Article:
Hi @tom , it took me some time to digest what you wrote, especially what you meant by another error from backprop inside the loop.

But my question still remains. Indeed, I’m exactly asking how should I program if (forward + backward + opt) can’t be done in one step – the good reason is for application consideration. In online learning I have to generate good prediction (hence the forward pass) in each step; in the problem I consider, I’d like to add a delay for the backward and optimization parts due to application reasons.

Let me give a concrete flow of I want. Let’s assume for simplicity the delay D=2. I’ll use
In[s] for input of step s, Out[s] for output of step s, and M_i for the i-th version of the model.

The initial model is M_0

Generate Out[1] = M_0(In[1])

Generate Out[2] = M_0(In[2])

Generate Out[3] = M_0(In[3])

Backward and optimize with Out[1] and In[1] to generate M_1

Generate Out[4] = M_1(In[4])

Backward and optimize with Out[2] and In[2] to generate M_2

Generate Out[5] = M_2(In[5])
…etc

Note that in my case, deep copying another M_0 and feeding in In[1] will not necessarily produce Out[1] as the procedure contains randomness, so that Out[1] is not reproducible basically.

This is a decidedly difficult pattern. Would it be possible to move taking the gradient (but not the optimizer step) to where the output is generated? That would make it much easier because you only need to keep the gradients around, not the computational graph. The problem here is that you can only take gradients between the forward and changing the weights (so 7 would fail because 5 changed the weights from what they were in 3). If this isn’t an option you could probably replace all the modules to call .clone() on all parameters before using them. This is a bit tedious because you need to re-implement/subclass all the nn.Modules you are using, but it would be feasible.

So the other thing we touched upon is that for this kind of pattern, you probably want to use a list to store the input and output tensors, not a single large tensor you index into.

Hi @tom, thank you so much for your reply. Yes, taking the gradient first is totally fine for my application. I have revised my (actual) code based on your suggestions, and it is now working great.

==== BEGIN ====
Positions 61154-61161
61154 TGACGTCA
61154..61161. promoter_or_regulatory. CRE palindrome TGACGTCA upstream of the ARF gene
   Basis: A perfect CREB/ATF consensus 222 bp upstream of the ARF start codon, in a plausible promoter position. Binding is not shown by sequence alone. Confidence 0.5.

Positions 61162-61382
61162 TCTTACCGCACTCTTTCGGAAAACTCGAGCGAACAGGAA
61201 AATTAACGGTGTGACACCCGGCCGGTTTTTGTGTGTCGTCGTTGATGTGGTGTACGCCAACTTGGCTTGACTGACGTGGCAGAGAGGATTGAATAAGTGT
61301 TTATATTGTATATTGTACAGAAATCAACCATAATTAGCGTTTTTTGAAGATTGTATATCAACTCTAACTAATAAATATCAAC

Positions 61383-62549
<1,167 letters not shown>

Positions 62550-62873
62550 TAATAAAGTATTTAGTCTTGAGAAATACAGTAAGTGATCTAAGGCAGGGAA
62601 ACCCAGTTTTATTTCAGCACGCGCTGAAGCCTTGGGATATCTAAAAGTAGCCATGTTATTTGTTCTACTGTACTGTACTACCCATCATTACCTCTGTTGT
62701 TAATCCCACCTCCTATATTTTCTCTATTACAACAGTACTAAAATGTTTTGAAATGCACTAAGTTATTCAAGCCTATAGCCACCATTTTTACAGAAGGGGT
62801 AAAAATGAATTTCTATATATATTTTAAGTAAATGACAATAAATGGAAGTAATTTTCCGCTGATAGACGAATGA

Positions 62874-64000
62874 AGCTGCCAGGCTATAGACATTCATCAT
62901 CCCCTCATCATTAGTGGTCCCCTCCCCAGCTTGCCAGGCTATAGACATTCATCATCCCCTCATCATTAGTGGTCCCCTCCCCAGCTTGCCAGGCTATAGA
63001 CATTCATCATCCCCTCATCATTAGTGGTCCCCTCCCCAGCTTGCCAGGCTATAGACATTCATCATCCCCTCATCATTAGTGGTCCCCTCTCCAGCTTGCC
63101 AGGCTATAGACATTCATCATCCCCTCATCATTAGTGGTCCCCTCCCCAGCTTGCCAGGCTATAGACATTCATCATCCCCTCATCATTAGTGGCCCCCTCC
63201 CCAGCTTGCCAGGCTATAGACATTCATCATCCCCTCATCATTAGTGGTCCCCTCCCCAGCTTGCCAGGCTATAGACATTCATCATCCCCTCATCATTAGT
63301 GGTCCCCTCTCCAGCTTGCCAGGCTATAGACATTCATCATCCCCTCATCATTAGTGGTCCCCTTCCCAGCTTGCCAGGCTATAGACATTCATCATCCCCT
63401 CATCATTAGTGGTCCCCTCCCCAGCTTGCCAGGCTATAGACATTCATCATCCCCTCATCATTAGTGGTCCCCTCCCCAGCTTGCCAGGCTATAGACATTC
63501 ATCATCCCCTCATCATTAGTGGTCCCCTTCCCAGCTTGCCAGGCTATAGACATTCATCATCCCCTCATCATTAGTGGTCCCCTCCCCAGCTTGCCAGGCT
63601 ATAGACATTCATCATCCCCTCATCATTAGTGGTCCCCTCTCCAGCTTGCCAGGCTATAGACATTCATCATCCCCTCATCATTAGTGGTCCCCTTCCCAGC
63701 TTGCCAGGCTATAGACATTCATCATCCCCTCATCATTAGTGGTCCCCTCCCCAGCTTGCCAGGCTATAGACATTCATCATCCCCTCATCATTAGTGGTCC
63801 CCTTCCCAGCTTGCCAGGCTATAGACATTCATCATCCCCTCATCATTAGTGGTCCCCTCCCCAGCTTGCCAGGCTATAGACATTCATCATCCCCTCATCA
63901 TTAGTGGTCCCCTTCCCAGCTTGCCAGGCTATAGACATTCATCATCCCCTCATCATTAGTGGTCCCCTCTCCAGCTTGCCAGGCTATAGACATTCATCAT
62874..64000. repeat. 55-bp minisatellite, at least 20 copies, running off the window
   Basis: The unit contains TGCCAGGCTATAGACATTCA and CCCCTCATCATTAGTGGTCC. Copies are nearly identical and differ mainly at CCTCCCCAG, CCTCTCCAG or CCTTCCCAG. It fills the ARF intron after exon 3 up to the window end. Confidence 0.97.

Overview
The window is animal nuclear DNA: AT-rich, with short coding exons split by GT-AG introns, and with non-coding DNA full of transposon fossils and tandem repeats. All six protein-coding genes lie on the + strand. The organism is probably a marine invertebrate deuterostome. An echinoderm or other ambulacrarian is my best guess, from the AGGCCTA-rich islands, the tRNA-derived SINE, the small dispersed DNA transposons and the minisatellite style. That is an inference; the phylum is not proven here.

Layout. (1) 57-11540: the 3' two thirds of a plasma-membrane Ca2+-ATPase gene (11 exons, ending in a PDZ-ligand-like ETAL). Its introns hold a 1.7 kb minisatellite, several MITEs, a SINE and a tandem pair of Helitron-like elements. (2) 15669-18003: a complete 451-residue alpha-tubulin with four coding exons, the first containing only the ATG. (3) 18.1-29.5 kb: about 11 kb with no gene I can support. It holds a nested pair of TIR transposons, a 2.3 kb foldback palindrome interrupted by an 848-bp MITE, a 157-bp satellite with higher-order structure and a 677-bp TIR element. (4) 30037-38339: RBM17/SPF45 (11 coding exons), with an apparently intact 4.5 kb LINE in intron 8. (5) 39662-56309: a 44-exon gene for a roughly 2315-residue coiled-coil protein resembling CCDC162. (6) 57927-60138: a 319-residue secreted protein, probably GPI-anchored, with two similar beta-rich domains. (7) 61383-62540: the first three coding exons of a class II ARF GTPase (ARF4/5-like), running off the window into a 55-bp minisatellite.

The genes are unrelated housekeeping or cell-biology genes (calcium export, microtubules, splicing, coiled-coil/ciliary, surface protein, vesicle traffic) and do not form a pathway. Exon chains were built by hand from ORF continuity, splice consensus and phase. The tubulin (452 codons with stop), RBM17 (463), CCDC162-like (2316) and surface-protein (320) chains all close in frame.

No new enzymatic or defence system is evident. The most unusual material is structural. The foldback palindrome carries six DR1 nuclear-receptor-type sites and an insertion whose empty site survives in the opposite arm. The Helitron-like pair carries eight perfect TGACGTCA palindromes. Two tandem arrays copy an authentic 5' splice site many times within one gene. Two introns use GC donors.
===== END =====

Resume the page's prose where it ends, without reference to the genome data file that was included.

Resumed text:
This is how the minimal working example should look like based on the suggestions:

import torch
import torch.nn as nn
import torch.optim as optim
import numpy as np
class DNN(nn.Module):
def __init__(self,dim):
super(DNN,self).__init__()
self.fc=nn.Sequential(
nn.Linear(dim,dim),
nn.Tanh(),
nn.Linear(dim,dim)
)
def forward(self,data):
return self.fc(data)
def main():
E=50
T=20
D=5
dim=4
model=DNN(dim)
optimizer=torch.optim.Adam(model.parameters())
loss_fn=nn.MSELoss()
data_in=[[torch.zeros(dim) for t in range(T)] for e in range(E)]
data_out=[[torch.zeros(dim) for t in range(T)] for e in range(E)]
data_target=[[torch.zeros(dim) for t in range(T)] for e in range(E)]
optimizer_list=[None for e in range(E)]
for e in range(E):
for t in range(T):
data_in[e][t]=torch.from_numpy(np.random.rand(dim)).float()
data_out[e][t]=model(data_in[e][t])
data_target[e][t]=torch.from_numpy(np.random.rand(dim)).float()
loss=0.0
for t in range(T):
loss=loss_fn(data_target[e][t],data_out[e][t])
optimizer_list[e]=torch.optim.Adam(model.parameters())
optimizer_list[e].zero_grad()
loss.backward()
if e>=D:
optimizer_list[e-D].step()
if __name__=='__main__':
main()

I have been struggling on this for several weeks, you really save my life @tom. Thanks again!

The code from my last post is wrong (doesn’t work as mentioned). Keeping a list of optimizers is useless, we should keep a (actually two) list of models and copy the gradients. The following is the correct code.

import torch
import torch.nn as nn
import torch.optim as optim
import numpy as np
class DNN(nn.Module):
def __init__(self,dim):
super(DNN,self).__init__()
self.fc=nn.Sequential(
nn.Linear(dim,dim),
nn.Tanh(),
nn.Linear(dim,dim)
)
def forward(self,data):
return self.fc(data)
def main():
E=50
T=20
D=5
dim=4
model=DNN(dim)
optimizer=torch.optim.Adam(model.parameters())
loss_fn=nn.MSELoss()
data_in=[[torch.zeros(dim) for t in range(T)] for e in range(E)]
data_out=[[torch.zeros(dim) for t in range(T)] for e in range(E)]
data_target=[[torch.zeros(dim) for t in range(T)] for e in range(E)]
model_list=[None for e in range(E)]
model_update_list=[None for e in range(E)]
for e in range(E):
if e==0:
model_list[e]=DNN(dim)
else:
model_list[e]=type(model_update_list[e-1])(dim)
model_list[e].load_state_dict(model_update_list[e-1].state_dict())
for t in range(T):
data_in[e][t]=torch.from_numpy(np.random.rand(dim)).float()
data_out[e][t]=model_list[e](data_in[e][t])
data_target[e][t]=torch.from_numpy(np.random.rand(dim)).float()
loss=0.0
for t in range(T):
loss=loss_fn(data_target[e][t],data_out[e][t])
optimizer=torch.optim.Adam(model_list[e].parameters())
optimizer.zero_grad()
loss.backward()
model_update_list[e]=type(model_list[e])(dim)
model_update_list[e].load_state_dict(model_list[e].state_dict())
optimizer_update=torch.optim.Adam(model_update_list[e].parameters())
if e>=D:
for p1,p2 in zip(model_update_list[e].named_parameters(),model_list[e-D].named_parameters()):
p1[1].grad=p2[1].grad
optimizer_update.step()
if __name__=='__main__':
main()